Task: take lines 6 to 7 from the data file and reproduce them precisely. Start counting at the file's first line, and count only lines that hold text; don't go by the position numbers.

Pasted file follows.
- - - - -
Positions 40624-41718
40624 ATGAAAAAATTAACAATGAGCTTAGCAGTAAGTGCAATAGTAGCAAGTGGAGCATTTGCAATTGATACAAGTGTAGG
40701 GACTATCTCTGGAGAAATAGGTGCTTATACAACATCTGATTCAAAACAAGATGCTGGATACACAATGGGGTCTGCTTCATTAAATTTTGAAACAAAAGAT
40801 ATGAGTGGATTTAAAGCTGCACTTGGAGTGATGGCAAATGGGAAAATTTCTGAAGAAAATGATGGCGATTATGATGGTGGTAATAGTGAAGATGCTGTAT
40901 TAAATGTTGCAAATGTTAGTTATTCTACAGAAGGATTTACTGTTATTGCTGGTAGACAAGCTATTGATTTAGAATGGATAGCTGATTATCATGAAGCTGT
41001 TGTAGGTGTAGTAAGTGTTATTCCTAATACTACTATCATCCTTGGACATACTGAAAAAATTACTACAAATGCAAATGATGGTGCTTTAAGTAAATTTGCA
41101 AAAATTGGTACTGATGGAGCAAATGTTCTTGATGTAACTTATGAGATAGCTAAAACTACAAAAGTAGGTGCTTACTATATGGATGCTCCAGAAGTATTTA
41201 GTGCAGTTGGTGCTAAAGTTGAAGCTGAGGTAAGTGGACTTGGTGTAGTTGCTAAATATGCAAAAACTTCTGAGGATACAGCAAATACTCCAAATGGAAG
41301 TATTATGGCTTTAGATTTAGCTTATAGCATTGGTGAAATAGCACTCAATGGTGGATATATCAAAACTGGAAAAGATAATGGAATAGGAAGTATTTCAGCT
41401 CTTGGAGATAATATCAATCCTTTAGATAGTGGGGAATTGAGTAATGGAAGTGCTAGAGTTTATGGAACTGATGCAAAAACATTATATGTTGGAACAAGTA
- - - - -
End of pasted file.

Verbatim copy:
41001 TGTAGGTGTAGTAAGTGTTATTCCTAATACTACTATCATCCTTGGACATACTGAAAAAATTACTACAAATGCAAATGATGGTGCTTTAAGTAAATTTGCA
41101 AAAATTGGTACTGATGGAGCAAATGTTCTTGATGTAACTTATGAGATAGCTAAAACTACAAAAGTAGGTGCTTACTATATGGATGCTCCAGAAGTATTTA